This one I have no memory of, but I love our hats and I love the way my dad is looking at me as I am clearly enjoying that candy cane. This was Christmas of '85, at my aunt's house. I didn't get candy very often. I still have that hat in my closet. Dad looks like an early incarnation of a hipster.
Next up is a little number I like to call "Why the --- did you get rid of that guitar? I would have gotten better eventually." I remember improvising my own songs. I was a child hippie.
Last but not least, puppy love. Or puppy and kitten love. Whatever. First pets. Happy dog and Pippi Longstockings. Happy existed before I was born, and Pippi came into my life around the summer after second grade.
|Pippi--I had always wanted to do this when I got a cat|
I love everything Madeleine L'Engle writes, but this is particularly apropos:
The great thing about getting older is that you don't lose all the other ages you've been. ... I am still every age that I have been. Because I was once a child, I am always a child. Because I was once a searching adolescent, given to moods and ecstasies, these are still part of me, and always will be. ... This does not mean that I ought to be trapped or enclosed in any of these ages...the delayed adolescent, the childish adult, but that they are in me to be drawn on; to forget is a form of suicide. ... Far too many people misunderstand what "putting away childish things" means, and think that forgetting what it is like to think and feel and touch and smell and taste and see and hear like a three-year-old or a thirteen-year-old or a twenty-three-year-old means being grownup. When I'm with these people I, like the kids, feel that if this is what it means to be a grown-up, then I don't ever want to be one. Instead of which, if I can retain a child's awareness and joy, and "be" fifty-one, then I will really learn what it means to be grownup.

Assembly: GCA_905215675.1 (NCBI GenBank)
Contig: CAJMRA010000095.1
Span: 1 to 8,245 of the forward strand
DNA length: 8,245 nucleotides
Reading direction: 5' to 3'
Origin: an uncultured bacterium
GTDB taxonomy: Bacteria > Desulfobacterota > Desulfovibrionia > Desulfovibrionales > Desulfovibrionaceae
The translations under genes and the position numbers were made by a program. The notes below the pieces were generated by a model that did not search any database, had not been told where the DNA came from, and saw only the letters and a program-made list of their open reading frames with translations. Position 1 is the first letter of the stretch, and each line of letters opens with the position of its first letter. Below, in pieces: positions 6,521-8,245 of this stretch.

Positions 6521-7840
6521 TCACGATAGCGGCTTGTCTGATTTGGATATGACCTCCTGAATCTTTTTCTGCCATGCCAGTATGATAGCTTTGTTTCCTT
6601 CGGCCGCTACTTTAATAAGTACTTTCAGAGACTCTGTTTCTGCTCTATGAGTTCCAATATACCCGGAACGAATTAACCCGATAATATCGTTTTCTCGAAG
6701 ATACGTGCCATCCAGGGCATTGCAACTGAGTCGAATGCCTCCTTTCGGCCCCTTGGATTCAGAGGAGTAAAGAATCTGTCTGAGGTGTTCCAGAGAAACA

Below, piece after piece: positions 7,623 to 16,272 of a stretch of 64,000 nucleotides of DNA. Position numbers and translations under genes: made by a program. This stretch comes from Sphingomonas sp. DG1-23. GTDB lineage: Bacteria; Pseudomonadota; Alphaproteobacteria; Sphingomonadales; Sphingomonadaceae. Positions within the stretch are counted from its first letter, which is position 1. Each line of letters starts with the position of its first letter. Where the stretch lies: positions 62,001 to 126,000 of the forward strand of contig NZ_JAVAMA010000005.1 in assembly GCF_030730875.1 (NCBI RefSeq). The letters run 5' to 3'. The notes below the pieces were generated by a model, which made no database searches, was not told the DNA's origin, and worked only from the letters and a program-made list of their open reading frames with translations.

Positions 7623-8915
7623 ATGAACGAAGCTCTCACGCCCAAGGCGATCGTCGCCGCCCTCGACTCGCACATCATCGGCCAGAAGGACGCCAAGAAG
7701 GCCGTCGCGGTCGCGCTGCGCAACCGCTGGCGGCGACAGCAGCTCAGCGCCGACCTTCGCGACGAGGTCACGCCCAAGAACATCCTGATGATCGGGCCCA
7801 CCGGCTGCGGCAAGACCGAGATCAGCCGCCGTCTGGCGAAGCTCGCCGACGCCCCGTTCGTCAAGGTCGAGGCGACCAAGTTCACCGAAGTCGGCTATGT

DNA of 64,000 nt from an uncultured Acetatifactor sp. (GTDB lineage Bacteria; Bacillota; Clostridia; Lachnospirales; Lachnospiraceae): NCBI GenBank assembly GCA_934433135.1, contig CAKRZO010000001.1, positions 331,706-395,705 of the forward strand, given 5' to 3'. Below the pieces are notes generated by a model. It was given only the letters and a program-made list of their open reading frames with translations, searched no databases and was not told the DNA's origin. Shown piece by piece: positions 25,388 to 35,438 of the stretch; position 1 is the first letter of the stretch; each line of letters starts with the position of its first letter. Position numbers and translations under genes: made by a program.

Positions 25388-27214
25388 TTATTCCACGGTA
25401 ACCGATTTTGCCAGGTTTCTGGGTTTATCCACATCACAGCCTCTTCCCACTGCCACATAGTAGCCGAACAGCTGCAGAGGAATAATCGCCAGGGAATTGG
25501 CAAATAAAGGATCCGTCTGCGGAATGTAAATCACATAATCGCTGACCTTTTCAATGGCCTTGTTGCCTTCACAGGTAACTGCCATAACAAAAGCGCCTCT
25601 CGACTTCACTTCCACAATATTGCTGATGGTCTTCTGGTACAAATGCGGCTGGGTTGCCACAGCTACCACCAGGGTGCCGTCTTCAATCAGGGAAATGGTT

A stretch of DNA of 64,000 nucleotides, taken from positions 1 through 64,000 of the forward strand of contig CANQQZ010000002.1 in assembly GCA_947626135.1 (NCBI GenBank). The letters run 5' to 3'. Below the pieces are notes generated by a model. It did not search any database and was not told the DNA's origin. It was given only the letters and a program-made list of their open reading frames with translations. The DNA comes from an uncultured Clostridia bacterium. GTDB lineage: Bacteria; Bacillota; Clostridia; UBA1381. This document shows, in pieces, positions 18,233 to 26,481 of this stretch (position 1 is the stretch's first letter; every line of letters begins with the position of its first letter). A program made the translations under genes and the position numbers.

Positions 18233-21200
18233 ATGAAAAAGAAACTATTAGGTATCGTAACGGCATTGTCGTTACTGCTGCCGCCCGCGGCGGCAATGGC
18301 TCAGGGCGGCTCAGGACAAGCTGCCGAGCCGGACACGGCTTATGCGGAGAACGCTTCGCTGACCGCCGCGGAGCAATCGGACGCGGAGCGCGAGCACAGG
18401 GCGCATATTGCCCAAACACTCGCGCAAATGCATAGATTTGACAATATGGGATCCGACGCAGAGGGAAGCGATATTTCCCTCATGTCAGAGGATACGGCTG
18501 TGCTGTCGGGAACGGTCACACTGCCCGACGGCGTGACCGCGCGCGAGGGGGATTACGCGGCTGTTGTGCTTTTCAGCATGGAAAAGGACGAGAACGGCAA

Eine kleine Nachtmusik:*
Our next door neighbors have a girl, about age 4, who tags around after her brother all the time. Today he and some friends tossed wiffle balls off the side of their house, just outside our kitchen window. We were fixing dinner and laughed to hear them playing. "Do you think every generation of kids thinks they're the first to come up with that idea?" I asked Andrew. He had been one of those kids, too. We usually keep the kitchen blinds slanted closed but pulled up enough for the cats to sit in the windowsill and watch "kitty cable." Sally, our new foster cat, sneaked over to check out the ruckus, and the little girl saw her. She plopped down next to the window and smashed her nose right up against the screen. "Hi kitty cat," she said. She didn't see Andrew and I, even though we stood less than ten feet away frozen and silent, watching her talk to Sally. The girl pressed her whole mouth against the screen, "Hello, kitty cat." Soon Sally wandered off (ADD kitten) and Molly came to investigate. As soon as the little girl saw Molly (3x bigger than Sally), she jumped back, clambered up and ran off, apparently startled by the huge hairy beast that had appeared in place of the kitten. Too cute.
|Molly--fluffy, not fat|
*Apologies to Mozart. In fact, to all of you. Any German on this page has been figured out via Google Translator-bot.